Six Organizations Cited for Outstanding Work Receive Funding
Telluride, Colorado (June 8, 2012) –Mountainfilm in Telluride held its 34th annual festival over Memorial Day Weekend, May 25-28. The event aims to educate and inspire audiences on subjects that range from outdoor adventure and exploration to critical environmental, cultural and social issues, and the program was packed with guest speakers and roughly 90 films, many of which featured the work of diverse nonprofit organizations.
The activities of nonprofits often attract the attention of filmmakers because the struggles and strains of fighting the good fight provide thought-provoking material for a documentary, and Mountainfilm traditionally awards $3,000 to one nonprofit. But this year, the Moving Mountains Awards were bolstered by several donors and an unprecedented six organizations received a total of $15,000.
Judges watched more than a dozen nominated films, examining the mission of each organization, considering its scope impact and need. Festival director David Holbrooke said, “Unlike other prizes at Mountainfilm, the Moving Mountains Award is not based upon the actual quality of the film, even though these are all strong films. This prize is focused on the subject of the film. We’re a film festival, but we really hope the festival has a tangible impact, and this is just one step we take in that direction.” Actor Laura Linney, Artist Chris Jordan, global ophthalmologist Geoff Tabin and filmmaker Geralyn Dreyfous juried this year’s films.
- Peaceful Uprising with the film Bidder 70, $7,000. (In addition, a Mountainfilm attendee donated another $5,000 directly to Peaceful Uprising.)
- Colonel Eric Hastings/Warriors and Quiet Waters with the film Not Yet Begun to Fight, $3,000
- Shelton Johnson/National Parks Conservation Association with the film The Way Home: Returning to the National Parks, $3,000
- Julio Solis with the film Julio Solis, A MoveShake Story, $1,000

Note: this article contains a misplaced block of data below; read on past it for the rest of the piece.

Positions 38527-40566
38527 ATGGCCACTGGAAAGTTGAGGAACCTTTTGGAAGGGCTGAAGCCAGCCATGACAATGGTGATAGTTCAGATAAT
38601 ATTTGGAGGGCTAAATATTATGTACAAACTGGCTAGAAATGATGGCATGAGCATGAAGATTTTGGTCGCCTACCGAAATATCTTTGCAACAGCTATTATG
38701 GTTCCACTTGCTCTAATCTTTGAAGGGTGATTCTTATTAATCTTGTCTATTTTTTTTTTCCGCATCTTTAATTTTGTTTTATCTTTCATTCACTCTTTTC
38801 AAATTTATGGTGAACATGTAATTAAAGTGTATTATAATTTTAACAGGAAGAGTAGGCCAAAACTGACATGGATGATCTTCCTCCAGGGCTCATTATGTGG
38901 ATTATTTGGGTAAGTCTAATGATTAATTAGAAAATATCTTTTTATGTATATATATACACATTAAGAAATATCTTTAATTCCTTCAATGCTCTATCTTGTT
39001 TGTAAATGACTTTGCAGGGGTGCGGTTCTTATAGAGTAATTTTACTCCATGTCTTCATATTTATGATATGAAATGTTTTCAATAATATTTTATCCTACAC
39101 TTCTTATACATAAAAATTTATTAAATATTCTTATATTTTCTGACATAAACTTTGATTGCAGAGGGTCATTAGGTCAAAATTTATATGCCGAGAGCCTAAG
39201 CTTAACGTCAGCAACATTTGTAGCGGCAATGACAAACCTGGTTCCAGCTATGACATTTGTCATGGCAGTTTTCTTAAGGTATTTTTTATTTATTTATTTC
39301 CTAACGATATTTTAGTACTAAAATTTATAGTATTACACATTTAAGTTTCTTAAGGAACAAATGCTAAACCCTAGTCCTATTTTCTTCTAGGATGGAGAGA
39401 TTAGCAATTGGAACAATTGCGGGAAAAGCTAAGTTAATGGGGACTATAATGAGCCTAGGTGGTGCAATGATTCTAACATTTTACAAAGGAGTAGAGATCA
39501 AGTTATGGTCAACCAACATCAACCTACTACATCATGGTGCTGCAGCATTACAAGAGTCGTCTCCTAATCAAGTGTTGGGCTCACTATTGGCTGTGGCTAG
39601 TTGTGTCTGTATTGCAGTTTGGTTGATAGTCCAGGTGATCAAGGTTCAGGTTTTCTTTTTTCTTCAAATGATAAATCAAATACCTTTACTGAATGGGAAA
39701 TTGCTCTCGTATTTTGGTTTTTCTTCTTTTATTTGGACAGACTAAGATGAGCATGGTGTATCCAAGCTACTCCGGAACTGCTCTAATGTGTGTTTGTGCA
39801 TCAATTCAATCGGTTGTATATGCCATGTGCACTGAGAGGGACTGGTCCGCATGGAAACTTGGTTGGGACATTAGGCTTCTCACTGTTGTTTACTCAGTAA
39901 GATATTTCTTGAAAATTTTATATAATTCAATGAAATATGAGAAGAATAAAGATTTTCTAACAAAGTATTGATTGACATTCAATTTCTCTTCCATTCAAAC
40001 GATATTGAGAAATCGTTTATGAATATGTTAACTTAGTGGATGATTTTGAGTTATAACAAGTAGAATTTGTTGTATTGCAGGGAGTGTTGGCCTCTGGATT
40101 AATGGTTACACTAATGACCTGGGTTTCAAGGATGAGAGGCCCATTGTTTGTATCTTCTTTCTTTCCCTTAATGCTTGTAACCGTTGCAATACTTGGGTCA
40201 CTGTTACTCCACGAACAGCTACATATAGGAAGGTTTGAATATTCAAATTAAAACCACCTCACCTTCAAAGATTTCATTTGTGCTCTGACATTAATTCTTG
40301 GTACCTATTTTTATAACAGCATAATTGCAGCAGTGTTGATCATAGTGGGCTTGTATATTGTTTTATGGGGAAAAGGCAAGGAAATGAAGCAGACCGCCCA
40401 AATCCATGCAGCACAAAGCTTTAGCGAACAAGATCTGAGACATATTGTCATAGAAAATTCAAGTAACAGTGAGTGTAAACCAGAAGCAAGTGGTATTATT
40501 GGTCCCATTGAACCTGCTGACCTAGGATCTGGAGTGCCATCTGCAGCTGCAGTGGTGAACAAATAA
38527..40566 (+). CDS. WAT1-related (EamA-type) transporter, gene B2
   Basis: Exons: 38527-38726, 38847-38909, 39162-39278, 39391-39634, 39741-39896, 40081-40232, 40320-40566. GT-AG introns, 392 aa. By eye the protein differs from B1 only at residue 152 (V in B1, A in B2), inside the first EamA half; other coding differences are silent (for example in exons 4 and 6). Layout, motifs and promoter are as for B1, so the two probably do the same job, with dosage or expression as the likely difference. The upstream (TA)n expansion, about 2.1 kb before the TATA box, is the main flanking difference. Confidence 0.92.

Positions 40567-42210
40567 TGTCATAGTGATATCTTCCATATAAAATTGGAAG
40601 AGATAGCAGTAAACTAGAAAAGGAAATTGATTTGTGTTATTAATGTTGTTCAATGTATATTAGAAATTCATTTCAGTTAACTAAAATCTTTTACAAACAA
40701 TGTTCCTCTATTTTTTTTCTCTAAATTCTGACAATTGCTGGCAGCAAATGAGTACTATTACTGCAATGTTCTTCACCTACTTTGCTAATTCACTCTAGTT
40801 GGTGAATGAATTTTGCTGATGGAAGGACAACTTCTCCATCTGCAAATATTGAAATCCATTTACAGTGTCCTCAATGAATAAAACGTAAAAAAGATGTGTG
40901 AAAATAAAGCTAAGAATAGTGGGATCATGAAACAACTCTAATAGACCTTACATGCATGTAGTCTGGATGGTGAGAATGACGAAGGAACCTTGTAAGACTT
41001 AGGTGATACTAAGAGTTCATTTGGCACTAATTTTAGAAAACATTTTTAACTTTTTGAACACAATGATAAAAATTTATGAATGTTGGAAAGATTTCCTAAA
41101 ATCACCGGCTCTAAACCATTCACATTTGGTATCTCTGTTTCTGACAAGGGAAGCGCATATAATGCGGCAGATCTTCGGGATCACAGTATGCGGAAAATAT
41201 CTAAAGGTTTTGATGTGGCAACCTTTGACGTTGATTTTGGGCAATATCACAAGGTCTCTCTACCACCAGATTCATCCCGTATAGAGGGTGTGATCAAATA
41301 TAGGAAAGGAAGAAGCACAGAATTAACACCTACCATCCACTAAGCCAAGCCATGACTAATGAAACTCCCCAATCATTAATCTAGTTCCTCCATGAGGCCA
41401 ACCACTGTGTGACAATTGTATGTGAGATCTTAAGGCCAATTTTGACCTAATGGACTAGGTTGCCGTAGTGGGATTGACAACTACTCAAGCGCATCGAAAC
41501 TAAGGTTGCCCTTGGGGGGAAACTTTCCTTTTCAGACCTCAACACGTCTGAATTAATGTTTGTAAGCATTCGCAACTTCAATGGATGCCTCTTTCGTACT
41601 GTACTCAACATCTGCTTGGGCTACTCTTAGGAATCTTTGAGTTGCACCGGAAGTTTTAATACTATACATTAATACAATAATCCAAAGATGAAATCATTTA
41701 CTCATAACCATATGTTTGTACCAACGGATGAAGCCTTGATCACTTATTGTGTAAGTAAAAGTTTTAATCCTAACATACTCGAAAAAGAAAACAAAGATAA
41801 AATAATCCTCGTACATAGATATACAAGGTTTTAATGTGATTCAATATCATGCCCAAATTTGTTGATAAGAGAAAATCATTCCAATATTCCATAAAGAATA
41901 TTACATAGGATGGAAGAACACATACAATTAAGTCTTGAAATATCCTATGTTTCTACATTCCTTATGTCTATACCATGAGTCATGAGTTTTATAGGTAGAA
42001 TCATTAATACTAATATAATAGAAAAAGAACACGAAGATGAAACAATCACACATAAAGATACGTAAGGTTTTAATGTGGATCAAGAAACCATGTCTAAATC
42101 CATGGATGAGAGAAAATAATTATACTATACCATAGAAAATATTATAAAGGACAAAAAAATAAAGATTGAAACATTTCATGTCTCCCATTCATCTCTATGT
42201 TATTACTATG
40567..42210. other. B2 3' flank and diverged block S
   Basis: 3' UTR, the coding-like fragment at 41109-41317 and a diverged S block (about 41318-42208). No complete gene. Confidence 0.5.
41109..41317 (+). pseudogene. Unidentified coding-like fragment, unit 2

- Telluride Adaptive Sports Program with the film Load Bearing, $1,000
- Alec Loorz with the film Trust: Youth Sue the Government, $1,000
To learn more about these organizations, visit the Mountainfilm website, where you can watch trailers of the films. “The judges—and audiences—were moved by the efforts of these organizations and showed it by significantly boosting the overall prize money,” pointed out Holbrooke. “And in return, we’re moved by their generosity and proud to have been able to help ramp up the support for such worthy causes this year.”
About Mountainfilm in Telluride: Established in 1979, Mountainfilm in Telluride is dedicated to educating and inspiring audiences about environments, cultures, issues and adventures. Working at the nexus of filmmaking and action, its flagship program is the legendary Mountainfilm Festival — a one-of-a-kind combination of films, conversations and inspiration. Mountainfilm also reaches audiences year round through its worldwide tour, on Outside Television, with its online Minds of Mountainfilm interviews and in classrooms through its educational outreach initiative, Making Movies That Matter. Mountainfilm has the power to change lives. To learn more, visit www.mountainfilm.org. To join the conversation, please visit the Mountainfilm in Telluride blog, follow us on Twitter and become a fan on Facebook.